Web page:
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The Essential Meaningless of the “Original Intent/Original Meaning” Distinction

[ 36 ] January 6, 2011 |

In my experience, almost any discussion (including this one) of “originalism,” somebody will bring up a distinction between “original intent” and “original meaning.” This argument was made prominently in Robert Bork’s The Tempting of America, and at least since then originalists have generally try to argue that they believe in the latter rather than the former. On its face, the distinction makes sense — it’s more plausible to say that we’re bound by what the framers and ratifiers of constitutional provisions wrote than what they subjectively expected. But it seems to me that — obviously unserious arguments like Steve King’s “no matter what’s in the Constitution it couldn’t apply to Mexicans” aside — it’s a distinction largely without a difference. Not only does “original meaning” not really solve any of the problems of originalism (most prominently, indeterminacy and normative unattractiveness), it essentially relies on the same kinds of evidence.

As it happens, for another of the series of papers I’m doing with djw about judicial review and democratic theory, I’ve been reading Randy Barnett’s Restoring the Lost Constitution. In the book, Barnett not only makes a case for the importance of the distinction but presents it explicitly as a road-to-Damascus story: he had always rejected originalism, but once he understood it to mean “public meanings” rather than “original intent,” he became a convert. Despite this, it’s not really clear what methodological differences are involved. For the most part, to determine the meaning of constitutional provisions Barnett uses the same sources — the Federalist, statements of prominent framers, etc. — that you would use if you were trying to determine original “intent” rather than “meaning.” And when you get down to cases, such evidence is almost never sufficient to establish a genuine widely shared “public meaning” that could be useful in resolving a constitutional dispute of any interest.

To take an example, let’s consider a case where I’m sympathetic to Barnett’s bottom line — his discussion of the Privileges or Immunities clause of the 14th Amendment. Like me and most other people who have considered the issue today, Barnett finds the reasoning of the majority opinion in the Slaughterhouse Cases — which permanently gutted the provision — unpersuasive. In addition, Barnett argues that Miller’s majority opinion “set aside” the original meaning of the clause. (p. 195) What is the evidence for this? Barnett relies heavily on the statements of John Bingham (of Ohio, not New York as Barnett claims), the amendment’s primary author, and also refers to more general claims about the intent of Congress from the dissenting opinions.   If we’re talking about “public meaning,” though, this evidence is inadequate.  If we are bound by meanings rather than intent, Bingham’s statements mean little absent evidence that they were almost universally shared by the many other federal and state legislators who voted to ratify the amendments, as well as the public at large. Barnett does not provide this evidence, and he also doesn’t confront the extensive evidence presented in the ur-text of originalism (Berger’s Government By Judiciary) that Bingham’s sentiments were largely anomalous even among members of Congress. Bingham’s evaluation of the 14th Amendment is more attractive to both Barnett and myself, but no member of Congress can establish a “public meaning,” and if anything Bingham’s interpretation of the implications of the text he wrote is a minority one.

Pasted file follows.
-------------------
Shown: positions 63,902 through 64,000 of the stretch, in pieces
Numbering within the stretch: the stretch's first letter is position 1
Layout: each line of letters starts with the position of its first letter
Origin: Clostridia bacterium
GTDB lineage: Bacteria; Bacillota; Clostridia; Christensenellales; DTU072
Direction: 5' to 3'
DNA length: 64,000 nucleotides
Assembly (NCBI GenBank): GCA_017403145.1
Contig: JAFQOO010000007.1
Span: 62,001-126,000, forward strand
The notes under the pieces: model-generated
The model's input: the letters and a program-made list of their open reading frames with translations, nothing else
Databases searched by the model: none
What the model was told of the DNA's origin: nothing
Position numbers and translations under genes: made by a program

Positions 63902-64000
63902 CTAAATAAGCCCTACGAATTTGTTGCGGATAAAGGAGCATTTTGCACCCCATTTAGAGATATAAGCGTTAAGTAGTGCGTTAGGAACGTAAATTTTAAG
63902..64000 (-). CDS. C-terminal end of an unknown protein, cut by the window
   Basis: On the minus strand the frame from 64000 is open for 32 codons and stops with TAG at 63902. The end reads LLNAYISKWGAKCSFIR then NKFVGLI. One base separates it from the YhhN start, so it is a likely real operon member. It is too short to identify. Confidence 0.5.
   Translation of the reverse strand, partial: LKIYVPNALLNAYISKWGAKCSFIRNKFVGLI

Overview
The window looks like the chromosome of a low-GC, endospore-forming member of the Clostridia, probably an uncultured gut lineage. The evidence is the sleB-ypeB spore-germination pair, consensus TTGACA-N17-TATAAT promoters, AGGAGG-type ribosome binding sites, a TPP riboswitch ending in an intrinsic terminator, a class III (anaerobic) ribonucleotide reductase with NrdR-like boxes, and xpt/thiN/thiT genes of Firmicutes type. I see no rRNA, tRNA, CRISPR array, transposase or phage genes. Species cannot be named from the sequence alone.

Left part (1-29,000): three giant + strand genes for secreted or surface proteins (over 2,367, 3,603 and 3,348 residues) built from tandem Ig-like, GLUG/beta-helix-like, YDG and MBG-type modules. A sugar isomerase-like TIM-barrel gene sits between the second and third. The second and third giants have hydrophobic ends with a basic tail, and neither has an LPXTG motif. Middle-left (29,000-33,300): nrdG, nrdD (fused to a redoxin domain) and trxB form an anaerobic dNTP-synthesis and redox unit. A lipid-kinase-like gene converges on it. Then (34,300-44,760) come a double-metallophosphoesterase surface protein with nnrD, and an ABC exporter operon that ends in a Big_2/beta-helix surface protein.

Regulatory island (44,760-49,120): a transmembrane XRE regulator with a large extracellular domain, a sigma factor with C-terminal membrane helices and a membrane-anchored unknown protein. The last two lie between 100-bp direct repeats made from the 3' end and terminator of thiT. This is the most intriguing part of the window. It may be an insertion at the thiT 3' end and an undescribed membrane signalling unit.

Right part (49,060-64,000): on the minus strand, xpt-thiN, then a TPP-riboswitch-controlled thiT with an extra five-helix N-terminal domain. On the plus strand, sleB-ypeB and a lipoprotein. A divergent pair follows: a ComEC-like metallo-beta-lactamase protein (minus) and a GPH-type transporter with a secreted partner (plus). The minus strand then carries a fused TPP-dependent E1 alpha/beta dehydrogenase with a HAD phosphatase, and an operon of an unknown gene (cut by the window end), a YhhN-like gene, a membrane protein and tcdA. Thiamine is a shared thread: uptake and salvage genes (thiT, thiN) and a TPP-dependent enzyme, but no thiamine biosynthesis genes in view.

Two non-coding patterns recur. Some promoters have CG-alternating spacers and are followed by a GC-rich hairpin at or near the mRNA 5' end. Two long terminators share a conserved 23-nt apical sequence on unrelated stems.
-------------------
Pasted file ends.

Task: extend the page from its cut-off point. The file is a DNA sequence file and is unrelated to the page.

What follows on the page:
Indeed, I would argue that the claim that the Slaughterhouse Cases set aside the “original meaning” is virtually self-refuting. If the decision had been rendered by a Court dominated by Southern Democrats decades after the fact, that would be one thing. But the holding was the product of a Republican-dominated Court less than a decade after the 14th Amendment was ratified. (The Lincoln and Grant appointees split 4-4, with the lone Democratic holdover providing the margin for the majority.) The closely divided Court provides definitive evidence that there was no authoritative “original meaning” of the Privileges or Immunities clause. The broad language of the amendment concealed sharp divisions within even the dominant governing coalition of the time.

So, essentially, I think the “original meaning” has the same problems in practice as any other form of originalism — the evidence presented is almost always selective and inconclusive, it does little to constrain judges, and to the extent that it does provide a constraint it leads to outcomes that most will consider normatively unacceptable.

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  1. Pithlord says:

    The more important distinction is between meaning as expected application and meaning as naming a concept, which might be the same thing as Mill’s distinction between extension and intension.